Johannesburg - Continental success will come at a huge cost as three South African representatives are set to clock more than 83 800km in travel collectively between next month and July.
South African clubs have always complained about travelling on the continent as – in many instances – there are no direct flights to their destinations, which makes trips taxing as they have to go via other countries, spending hours in transit.
On top of that, they have domestic fixtures to contend with.
Things will be no different this time around as Mamelodi Sundowns, SuperSport United and Platinum Stars travel to Africa’s eastern, northern, western and southern regions.
The defending CAF Champions League winners, Sundowns, will clock the most kilometres with trips to Tunisia, Ethiopia and the Democratic Republic of Congo, which should be the most demanding of them all.
The Brazilians will renew their rivalry with AS Vita Club.
Last year, Sundowns were reinstated into the tournament after Vita were expelled for fielding an ineligible player. The pair is in Group C.
Downs also have Ethiopia’s Saint George and Espérance of Tunisia on their menu.
For their CAF Confederation Cup fixtures, Stars have two trips to north Africa awaiting them as they will visit Tunisia and Algeria.
They also have a regional derby with Swaziland’s Mbabane Swallows. At the end of their African safari, they will have travelled about 30 160km.
Trips to the Democratic Republic of Congo, Gabon and Guinea await United as they try to emulate Sundowns.
Both Stars and United said they were inspired by the Brazilians after they lifted the Champions League trophy last year.
Stars’ coach Cavin Johnson and United’s mentor Stuart Baxter said Sundowns motivated them to go full steam.
“When Sundowns got to the final, I am sure the players were talking to each other and there was unity in the country, and this is what they want to create.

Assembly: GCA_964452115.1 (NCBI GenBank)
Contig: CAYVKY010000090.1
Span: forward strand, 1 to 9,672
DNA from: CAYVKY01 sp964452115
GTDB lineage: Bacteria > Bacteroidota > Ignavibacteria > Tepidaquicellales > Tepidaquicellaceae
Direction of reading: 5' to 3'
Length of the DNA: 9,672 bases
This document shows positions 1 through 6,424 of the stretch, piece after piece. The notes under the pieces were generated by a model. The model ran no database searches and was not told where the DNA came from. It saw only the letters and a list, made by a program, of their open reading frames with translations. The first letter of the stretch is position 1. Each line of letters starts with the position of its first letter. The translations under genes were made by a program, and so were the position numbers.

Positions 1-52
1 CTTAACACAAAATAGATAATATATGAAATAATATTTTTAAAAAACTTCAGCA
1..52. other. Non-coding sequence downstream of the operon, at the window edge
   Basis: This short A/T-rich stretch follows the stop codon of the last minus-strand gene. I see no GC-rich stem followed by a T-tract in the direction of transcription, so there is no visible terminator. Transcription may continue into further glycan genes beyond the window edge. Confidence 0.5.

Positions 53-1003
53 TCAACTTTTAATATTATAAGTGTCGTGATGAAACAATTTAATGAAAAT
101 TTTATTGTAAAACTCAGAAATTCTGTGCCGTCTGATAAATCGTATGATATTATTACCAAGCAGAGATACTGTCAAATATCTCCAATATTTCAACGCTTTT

"It was a good feeling and we want to create the same vibe,” Baxter recently told City Press.
Challenged his players
The Englishman went as far as dismissing reports that he was not taking continental football seriously. This is after he failed to progress with Kaizer Chiefs in both tournaments in 2015.
“Those were perceptions that people made a big deal about when I was at Chiefs because we took an under-strength team.
"But that was the club’s decision, not mine. I have approached it the same way,” said Baxter.
“When you get this far, you believe you can get through if you get a decent draw. Sometimes you need the luck of a draw so you don’t have to travel the length and breath of the continent.”
Johnson said he sought some advice from Sundowns coach Pitso Mosimane and Roger De Sá, who took Orlando Pirates to the final of the Champions League in 2013, and Eric Tinkler, who was also with the Buccaneers in the final of the Confederation Cup in 2015.
While hailing his side’s progression in the competition, Johnson has challenged his players to bring their great performance to the domestic league.
He is worried by his charges’ below-par display in the Absa Premiership after they lost three consecutive league games.
With the CAF Confederation Cup group stages only beginning this month, Johnson said they would channel all their efforts into improving their position on the log.
He said theirs has been a good ride so far and they wanted more.
“After getting a taste of what it is like, we want to go as far as we can in the competition.
"Our players are maturing as some of them had never travelled outside the country and now they have been to three different countries.”
He said the most challenging aspect of the competition had been to get out of the round-robin stages and qualify for the group stages.
“It is difficult before the group stages because there is no television.
"Officiating has been the biggest challenge because you get to Mozambique and you find Portuguese-speaking officials, or French-speaking officials in Ivory Coast.”
He said Stars conceded penalties in Mozambique and Ivory Coast, and the conditions were shocking in Uganda.
“But these challenges have made our players tough as they got out of their comfort zones and they were forced to think out of the box”.